LO 66.4: Describe the implications of transaction costs on portfolio construction.

LO 66.4: Describe the implications of transaction costs on portfolio construction.
Transaction costs are the costs changing portfolio allocations, primarily trading commissions and spreads. Transaction costs reduce active portfolio returns relative to those of the benchmark portfolio and are uncertain, although typically less so than alphas. Because of this, transaction costs are an important input into the portfolio optimization process. Including transaction costs in portfolio optimization increases the importance of both precision in estimating alphas and of the choice of scale.
Transaction costs occur at points in time, while the benefits (i.e., additional return) are realized over time. Consider two stocks, one of which will return 2 % over 6 months, at which time it can be replaced by another stock that returns 2 % over 6 months, and another stock which will return 4% over 1 year. Also, assume transaction costs are 1%. The annual returns on the first stock will be approximately (2 % 1%) x 2 = 2 % and the annual returns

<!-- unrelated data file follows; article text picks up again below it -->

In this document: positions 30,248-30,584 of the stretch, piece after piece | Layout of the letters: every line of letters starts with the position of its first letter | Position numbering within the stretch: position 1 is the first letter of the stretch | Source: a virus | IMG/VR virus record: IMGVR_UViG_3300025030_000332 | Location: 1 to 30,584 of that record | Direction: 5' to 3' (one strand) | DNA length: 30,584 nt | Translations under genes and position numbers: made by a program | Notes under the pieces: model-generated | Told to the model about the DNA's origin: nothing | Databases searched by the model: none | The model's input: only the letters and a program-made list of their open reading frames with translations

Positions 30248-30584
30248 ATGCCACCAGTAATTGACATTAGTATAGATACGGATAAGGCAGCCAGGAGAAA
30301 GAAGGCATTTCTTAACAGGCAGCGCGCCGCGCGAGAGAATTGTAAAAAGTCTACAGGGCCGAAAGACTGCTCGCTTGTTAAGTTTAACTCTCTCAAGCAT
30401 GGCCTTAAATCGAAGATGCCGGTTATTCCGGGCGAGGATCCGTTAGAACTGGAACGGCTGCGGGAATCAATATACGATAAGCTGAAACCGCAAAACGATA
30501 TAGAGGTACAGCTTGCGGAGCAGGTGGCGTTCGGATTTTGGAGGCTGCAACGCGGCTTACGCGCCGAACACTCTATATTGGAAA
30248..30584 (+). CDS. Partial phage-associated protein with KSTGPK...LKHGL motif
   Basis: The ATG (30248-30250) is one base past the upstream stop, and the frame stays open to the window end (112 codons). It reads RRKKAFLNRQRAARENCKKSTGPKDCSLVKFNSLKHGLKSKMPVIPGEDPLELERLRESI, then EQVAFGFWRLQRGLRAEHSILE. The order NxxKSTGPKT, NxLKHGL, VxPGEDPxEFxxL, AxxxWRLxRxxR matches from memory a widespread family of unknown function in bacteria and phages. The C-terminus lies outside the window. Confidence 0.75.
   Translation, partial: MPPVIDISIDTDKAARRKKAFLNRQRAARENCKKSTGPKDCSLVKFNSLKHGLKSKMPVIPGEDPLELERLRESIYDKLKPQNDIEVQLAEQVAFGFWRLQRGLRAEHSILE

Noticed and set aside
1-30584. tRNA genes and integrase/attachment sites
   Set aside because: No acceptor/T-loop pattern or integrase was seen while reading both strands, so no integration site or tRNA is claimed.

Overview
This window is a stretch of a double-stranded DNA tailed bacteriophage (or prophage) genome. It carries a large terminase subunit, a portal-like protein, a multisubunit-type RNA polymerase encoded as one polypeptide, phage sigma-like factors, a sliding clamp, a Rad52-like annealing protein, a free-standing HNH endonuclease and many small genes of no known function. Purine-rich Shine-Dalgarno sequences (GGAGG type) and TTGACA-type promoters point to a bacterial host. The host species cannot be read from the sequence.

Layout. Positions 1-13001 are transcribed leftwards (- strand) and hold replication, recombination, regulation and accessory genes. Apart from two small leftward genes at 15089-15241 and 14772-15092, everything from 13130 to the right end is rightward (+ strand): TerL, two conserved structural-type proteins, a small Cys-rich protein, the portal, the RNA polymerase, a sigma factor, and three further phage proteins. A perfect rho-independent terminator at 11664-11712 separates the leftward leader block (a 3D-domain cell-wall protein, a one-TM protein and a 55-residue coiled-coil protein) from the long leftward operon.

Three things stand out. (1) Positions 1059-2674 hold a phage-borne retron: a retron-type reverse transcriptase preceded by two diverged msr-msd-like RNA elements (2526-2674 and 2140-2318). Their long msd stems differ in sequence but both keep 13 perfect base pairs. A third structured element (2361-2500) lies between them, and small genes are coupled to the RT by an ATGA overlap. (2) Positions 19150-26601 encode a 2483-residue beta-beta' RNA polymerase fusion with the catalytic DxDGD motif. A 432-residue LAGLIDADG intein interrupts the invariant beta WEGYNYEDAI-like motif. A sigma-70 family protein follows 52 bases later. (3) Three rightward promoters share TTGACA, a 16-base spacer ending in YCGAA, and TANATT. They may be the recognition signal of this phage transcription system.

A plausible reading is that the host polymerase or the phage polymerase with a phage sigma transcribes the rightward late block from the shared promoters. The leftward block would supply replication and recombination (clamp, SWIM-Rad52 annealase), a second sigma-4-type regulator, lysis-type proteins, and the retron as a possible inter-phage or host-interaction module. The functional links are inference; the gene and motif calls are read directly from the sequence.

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Topic 66 Cross Reference to GARP Assigned Reading – Grinold and Kahn, Chapter 14
on the second stock will be approximately 4% 1% = 3%. With uncertain holding periods across portfolio holdings, the question arises over what period transaction costs should be amortized. Precision in scale is important in addressing the tradeoff between alphas and transaction costs. .Annual transaction costs will be the cost of a round-trip trade divided by the holding period in years.
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